• Sweden edition
Sweaty Swedes seek help overseas

Sweaty Swedes seek help overseas

Published: 10 Jun 2012 10:19 GMT+02:00
Updated: 10 Jun 2012 10:19 GMT+02:00

According to European Economic Area (EEA) regulations, citizens are allowed to seek care in any of the participating countries (EU countries plus Iceland, Liechtenstein and Norway) if refused in their home country.

Many patients are forced to do so each year as local Swedish health authorities decline to treat them for excessive sweating, a sickness known as hyperhidrosis and which affects around three percent of the Swedish population.

Hyperhidrosis is often a localized condition with the hands, feet, armpits and groin typically affected areas, although the ailment may hit any part of the body.

If the symptoms do not respond to non-prescription medicines then treatment is by injecting botox into the sweat glands.

Botox treatment is not offered by all health authorities and in Stockholm for example the treatment is offered only for sweaty hands, as this is deemed to be the affliction which carries the greatest hardship for the patient in question.

If sweating therefore becomes extensive and thus more expensive to treat, many local health authorities, such as Stockholm, pull the plug on funding.

As perspiring patients are then obliged to seek solace overseas, clinics are forced to throw away substantial quantities of medicine.

The sweat clinic at Sophiahemmet hospital in Stockholm is for example reported to have thrown away some 350,000 kronor ($49,000) in medicines during the month of May alone.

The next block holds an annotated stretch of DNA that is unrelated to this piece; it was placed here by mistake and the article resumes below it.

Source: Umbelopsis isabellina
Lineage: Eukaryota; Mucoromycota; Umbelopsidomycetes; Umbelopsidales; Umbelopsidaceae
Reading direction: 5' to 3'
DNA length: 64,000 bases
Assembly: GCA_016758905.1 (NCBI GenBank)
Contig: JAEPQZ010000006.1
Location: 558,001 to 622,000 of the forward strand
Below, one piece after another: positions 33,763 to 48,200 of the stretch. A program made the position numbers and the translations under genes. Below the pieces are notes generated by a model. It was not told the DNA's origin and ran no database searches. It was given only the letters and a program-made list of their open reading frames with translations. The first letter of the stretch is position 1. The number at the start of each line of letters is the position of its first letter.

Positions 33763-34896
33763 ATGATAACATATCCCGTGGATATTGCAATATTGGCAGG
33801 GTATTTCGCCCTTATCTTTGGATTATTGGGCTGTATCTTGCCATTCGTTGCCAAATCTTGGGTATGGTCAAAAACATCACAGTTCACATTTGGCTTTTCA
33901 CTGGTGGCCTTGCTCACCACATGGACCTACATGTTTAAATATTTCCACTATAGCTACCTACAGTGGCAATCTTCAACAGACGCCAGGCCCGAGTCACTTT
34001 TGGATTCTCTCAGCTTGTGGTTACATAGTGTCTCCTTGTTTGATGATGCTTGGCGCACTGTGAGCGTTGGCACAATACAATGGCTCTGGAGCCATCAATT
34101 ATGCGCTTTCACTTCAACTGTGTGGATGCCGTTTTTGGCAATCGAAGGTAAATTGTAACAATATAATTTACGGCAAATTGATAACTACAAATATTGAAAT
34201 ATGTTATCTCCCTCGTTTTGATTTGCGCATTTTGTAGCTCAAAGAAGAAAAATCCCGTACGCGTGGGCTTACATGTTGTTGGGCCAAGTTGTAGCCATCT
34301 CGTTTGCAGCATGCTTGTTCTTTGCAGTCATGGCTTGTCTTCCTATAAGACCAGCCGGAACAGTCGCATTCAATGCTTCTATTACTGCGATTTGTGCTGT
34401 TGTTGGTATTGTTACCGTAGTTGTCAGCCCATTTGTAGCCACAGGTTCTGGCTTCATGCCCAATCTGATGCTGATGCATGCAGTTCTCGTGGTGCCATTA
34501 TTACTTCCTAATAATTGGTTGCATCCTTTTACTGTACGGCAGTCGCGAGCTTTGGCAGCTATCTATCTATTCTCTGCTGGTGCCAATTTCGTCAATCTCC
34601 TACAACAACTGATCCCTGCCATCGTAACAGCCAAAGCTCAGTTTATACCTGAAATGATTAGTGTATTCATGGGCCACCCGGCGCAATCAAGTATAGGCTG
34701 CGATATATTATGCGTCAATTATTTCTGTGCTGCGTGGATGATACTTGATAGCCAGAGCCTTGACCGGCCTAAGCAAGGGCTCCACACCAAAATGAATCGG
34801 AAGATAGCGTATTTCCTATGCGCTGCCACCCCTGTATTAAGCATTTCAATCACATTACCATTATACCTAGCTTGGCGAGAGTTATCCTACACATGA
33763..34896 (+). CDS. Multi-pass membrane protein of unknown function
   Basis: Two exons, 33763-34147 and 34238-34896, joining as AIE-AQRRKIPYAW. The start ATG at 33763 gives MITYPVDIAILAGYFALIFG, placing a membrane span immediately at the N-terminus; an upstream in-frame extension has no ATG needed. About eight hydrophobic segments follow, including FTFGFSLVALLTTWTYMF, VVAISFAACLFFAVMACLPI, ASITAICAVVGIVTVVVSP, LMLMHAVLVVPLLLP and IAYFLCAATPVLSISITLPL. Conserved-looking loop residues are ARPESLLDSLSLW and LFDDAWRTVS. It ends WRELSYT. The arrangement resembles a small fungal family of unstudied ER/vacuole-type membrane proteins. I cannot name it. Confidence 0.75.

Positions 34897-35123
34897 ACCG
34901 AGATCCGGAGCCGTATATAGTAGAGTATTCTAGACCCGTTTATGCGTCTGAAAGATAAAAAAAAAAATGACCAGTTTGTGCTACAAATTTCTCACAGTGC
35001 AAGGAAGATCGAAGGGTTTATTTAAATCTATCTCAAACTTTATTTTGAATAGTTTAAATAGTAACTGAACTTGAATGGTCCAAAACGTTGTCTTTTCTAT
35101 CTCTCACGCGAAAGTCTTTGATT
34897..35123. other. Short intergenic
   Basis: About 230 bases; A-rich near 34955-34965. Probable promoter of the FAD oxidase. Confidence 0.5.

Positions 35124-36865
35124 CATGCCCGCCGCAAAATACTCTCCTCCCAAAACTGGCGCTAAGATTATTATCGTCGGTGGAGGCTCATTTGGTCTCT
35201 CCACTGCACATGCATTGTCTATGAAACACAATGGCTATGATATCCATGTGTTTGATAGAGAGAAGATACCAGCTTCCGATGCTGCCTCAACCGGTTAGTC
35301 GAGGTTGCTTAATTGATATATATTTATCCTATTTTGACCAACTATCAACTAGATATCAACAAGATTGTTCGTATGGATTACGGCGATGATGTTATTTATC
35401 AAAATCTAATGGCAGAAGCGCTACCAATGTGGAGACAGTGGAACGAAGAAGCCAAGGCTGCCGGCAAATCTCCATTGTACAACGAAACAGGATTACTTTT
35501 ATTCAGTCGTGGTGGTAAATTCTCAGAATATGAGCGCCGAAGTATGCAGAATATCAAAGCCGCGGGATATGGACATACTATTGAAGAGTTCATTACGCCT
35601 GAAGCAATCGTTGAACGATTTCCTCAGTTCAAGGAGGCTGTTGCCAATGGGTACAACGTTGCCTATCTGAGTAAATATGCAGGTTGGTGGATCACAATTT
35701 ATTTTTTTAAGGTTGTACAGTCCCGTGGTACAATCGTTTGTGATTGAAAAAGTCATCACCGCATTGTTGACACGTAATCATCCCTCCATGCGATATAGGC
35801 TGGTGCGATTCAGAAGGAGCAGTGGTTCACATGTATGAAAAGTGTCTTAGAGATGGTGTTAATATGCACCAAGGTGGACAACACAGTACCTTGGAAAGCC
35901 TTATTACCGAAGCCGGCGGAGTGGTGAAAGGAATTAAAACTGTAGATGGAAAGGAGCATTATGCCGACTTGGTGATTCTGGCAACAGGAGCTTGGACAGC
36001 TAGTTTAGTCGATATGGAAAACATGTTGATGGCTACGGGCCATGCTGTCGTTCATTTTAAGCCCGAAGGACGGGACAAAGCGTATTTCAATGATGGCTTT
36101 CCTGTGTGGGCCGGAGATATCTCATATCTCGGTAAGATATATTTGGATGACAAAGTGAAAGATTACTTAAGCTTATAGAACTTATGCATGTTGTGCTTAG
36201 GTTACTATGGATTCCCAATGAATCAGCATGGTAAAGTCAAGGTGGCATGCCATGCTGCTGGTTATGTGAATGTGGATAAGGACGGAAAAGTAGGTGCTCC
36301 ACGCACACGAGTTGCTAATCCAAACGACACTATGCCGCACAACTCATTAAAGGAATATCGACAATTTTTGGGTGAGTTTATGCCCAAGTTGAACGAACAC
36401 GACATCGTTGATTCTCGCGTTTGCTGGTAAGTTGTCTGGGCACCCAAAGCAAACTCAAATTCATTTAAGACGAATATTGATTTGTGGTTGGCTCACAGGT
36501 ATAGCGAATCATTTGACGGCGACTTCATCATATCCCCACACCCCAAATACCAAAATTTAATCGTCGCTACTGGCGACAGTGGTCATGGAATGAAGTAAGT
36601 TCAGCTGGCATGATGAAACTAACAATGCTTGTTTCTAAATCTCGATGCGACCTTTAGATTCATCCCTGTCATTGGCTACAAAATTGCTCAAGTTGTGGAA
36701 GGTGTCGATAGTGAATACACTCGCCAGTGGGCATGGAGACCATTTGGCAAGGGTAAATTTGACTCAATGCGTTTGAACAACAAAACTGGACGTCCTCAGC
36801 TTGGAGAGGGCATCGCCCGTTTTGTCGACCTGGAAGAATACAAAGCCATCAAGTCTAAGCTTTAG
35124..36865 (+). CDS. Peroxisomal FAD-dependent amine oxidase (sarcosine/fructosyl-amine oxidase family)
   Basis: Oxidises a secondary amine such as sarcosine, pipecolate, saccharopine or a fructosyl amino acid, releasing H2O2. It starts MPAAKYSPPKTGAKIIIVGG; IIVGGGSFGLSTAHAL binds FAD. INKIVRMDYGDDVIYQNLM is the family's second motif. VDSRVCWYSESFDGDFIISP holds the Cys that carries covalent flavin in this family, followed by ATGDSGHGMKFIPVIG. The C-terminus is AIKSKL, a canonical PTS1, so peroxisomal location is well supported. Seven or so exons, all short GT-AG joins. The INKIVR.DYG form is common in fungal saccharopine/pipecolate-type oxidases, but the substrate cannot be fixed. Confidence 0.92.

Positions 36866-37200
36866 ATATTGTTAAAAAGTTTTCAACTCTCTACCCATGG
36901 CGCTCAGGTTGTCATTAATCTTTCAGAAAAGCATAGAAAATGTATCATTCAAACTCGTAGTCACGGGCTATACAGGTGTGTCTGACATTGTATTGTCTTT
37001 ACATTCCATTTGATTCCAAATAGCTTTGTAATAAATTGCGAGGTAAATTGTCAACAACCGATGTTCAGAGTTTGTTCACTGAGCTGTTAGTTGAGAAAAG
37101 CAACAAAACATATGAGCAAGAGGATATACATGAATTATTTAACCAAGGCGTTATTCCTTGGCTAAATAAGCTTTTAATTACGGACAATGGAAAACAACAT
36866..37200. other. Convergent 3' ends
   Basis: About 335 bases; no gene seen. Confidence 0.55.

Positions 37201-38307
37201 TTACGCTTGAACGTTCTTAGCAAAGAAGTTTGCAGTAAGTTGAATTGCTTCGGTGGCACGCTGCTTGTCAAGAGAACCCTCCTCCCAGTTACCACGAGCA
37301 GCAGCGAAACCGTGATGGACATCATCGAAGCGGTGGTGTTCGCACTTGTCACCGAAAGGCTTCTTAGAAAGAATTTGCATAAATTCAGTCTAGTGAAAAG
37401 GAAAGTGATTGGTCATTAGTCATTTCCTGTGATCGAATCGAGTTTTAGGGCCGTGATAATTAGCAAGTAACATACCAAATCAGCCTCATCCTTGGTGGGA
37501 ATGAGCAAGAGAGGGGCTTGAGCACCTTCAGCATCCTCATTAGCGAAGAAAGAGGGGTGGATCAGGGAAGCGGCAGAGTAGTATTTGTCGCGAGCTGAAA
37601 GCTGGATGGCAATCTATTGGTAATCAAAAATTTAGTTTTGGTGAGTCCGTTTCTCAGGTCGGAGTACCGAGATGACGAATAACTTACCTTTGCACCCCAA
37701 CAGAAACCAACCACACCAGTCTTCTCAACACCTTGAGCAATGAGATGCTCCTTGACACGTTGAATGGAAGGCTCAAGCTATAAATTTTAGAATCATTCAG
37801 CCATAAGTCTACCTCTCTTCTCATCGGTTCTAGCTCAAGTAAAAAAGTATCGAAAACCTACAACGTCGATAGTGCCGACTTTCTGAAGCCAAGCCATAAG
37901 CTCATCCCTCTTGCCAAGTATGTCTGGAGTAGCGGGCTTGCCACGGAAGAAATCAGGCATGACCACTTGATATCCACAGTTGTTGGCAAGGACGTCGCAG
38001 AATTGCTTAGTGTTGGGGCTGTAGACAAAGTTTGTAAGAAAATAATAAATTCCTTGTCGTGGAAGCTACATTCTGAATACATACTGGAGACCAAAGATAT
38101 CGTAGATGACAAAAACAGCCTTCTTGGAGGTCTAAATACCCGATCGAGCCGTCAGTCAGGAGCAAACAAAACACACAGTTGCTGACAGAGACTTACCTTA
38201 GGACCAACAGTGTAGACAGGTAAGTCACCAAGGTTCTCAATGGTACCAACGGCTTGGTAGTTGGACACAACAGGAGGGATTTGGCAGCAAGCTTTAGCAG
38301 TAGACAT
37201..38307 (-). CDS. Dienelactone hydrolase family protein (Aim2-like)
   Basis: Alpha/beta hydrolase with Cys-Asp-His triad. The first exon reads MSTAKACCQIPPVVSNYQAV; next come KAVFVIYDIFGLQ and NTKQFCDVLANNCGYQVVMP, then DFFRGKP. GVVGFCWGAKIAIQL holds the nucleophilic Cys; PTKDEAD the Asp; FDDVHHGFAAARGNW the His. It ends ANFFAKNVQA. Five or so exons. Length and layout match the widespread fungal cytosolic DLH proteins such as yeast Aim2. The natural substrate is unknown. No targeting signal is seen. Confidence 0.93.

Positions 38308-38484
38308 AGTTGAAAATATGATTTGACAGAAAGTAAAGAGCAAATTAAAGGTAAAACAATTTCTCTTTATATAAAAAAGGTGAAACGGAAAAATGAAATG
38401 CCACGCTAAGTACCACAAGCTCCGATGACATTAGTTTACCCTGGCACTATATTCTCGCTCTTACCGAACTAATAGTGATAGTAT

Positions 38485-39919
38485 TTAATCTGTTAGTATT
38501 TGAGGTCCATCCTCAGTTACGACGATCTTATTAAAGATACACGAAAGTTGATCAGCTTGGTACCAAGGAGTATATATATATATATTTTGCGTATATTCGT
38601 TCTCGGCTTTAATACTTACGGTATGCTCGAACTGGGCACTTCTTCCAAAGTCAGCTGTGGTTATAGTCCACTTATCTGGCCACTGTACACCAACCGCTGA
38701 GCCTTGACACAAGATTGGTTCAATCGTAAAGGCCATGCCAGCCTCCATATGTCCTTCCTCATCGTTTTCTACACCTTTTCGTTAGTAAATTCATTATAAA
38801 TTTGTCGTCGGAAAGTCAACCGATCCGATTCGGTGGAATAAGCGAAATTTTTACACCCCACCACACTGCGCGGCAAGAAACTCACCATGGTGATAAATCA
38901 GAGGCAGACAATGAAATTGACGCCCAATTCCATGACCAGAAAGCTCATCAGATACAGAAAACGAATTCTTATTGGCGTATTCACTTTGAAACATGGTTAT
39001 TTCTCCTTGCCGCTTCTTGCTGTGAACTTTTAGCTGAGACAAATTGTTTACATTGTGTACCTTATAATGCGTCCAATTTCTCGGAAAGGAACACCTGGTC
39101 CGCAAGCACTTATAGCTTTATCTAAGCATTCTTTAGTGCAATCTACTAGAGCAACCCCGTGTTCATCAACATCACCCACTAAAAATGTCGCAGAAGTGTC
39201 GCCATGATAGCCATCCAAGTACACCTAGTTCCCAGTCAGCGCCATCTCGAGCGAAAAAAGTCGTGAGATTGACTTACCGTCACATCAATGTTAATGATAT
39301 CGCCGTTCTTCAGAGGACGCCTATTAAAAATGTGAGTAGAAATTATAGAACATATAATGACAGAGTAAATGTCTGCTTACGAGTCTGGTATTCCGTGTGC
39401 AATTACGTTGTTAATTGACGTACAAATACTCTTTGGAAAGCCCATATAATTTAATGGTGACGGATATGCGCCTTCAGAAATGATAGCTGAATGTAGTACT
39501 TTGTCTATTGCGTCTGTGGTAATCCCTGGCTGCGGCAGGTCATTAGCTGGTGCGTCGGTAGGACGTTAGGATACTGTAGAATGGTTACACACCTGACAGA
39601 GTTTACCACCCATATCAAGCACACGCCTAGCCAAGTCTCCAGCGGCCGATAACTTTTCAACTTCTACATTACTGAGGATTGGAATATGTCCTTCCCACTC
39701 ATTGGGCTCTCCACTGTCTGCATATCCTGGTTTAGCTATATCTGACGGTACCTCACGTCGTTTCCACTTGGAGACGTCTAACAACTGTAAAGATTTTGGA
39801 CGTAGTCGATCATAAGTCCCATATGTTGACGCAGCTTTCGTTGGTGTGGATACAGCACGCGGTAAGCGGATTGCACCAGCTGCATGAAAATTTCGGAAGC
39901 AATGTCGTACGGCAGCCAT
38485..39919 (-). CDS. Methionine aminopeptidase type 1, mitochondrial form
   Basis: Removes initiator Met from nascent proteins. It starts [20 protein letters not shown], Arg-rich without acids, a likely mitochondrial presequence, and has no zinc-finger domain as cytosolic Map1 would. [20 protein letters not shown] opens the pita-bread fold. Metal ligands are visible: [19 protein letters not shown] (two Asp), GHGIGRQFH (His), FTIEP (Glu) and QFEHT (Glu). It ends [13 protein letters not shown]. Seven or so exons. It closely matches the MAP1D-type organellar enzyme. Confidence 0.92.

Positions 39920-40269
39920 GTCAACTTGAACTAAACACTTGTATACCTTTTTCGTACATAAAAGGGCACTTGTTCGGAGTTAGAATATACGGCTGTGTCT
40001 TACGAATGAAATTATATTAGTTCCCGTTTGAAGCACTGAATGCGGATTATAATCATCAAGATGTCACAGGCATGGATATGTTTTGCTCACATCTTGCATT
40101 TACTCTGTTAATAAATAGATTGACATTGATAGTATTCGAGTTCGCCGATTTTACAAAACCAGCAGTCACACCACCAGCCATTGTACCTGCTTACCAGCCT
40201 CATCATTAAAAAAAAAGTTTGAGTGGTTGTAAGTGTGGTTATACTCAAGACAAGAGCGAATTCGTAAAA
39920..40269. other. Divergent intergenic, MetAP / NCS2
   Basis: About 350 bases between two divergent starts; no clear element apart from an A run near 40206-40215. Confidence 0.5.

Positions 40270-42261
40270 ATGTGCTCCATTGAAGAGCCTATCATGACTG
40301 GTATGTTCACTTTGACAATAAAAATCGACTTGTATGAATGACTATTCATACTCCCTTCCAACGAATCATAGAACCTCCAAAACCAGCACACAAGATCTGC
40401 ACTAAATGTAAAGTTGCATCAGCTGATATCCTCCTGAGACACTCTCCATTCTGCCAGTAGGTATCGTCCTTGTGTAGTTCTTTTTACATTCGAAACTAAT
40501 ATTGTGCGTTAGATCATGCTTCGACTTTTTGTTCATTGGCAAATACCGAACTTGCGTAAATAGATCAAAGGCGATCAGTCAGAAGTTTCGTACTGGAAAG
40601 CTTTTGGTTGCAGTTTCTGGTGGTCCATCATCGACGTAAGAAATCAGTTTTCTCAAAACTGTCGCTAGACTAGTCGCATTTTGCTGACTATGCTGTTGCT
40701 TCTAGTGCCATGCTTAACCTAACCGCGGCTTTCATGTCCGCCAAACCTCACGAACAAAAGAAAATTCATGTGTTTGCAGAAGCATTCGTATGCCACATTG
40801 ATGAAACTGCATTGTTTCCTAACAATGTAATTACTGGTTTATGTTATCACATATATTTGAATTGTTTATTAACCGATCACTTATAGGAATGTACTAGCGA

Popular destinations outside of Sweden to seek help for what for many can be considered a debilitating and embarrassing condition, include Oslo and Copenhagen, according to the Svenska Dagbladet report.

When seeking care in another EEA country, patients are liable to pay only the local fee for treatment, which in the case of Norway equates to around 350 kronor.

Under Swedish regulations the bill for this care is then sent to the Social Insurance Agency (Forsäkringskassan) and not to local health authorities.

TT/The Local/pvs (news@thelocal.se)

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Your comments about this article

13:56 June 10, 2012 by notaswed
so it is, if Sweden wouldnt fund it seek for solution else where. I cannot see the justification in not treating these patients simply because it cost to do so, however govt allocates funding for other comparatively non-crucial activities. Its a shear misplace of priorities from what must be funded and what musnt.
16:40 June 10, 2012 by Abe L
It being costly really can't be an argument seeing how much money the Swedish government wastes on completely irrelevant topics. I do believe this should be funded as it's extremely disgusting for everyone around such people, they will often also be limited in their career options if the condition is really bad.

This is one of those topics where I think most people would be happy their tax-money made a brief contribution to the state of people suffering from such a condition. Unlike many other topics.
19:20 June 10, 2012 by leontan
This is the kind of centralized decision making that gives one the impression that in some ways, Sweden is somewhat backwards. If Sweden can fund gender reassignment, why can't it fund help for these poor people? It's not as if the government isn't taxing everyone to the hilt and has no money to do this.
20:37 June 10, 2012 by DAVID T
I think it's only right that my hard earned tax money is used to pay for jobless lazy immigrants rather than health care for Swedes.
11:36 June 11, 2012 by robban70226
maybe they should try taking a bath / shower more often, Swedish people are not the cleanest people in the word, something against a shower and soap in their culture?
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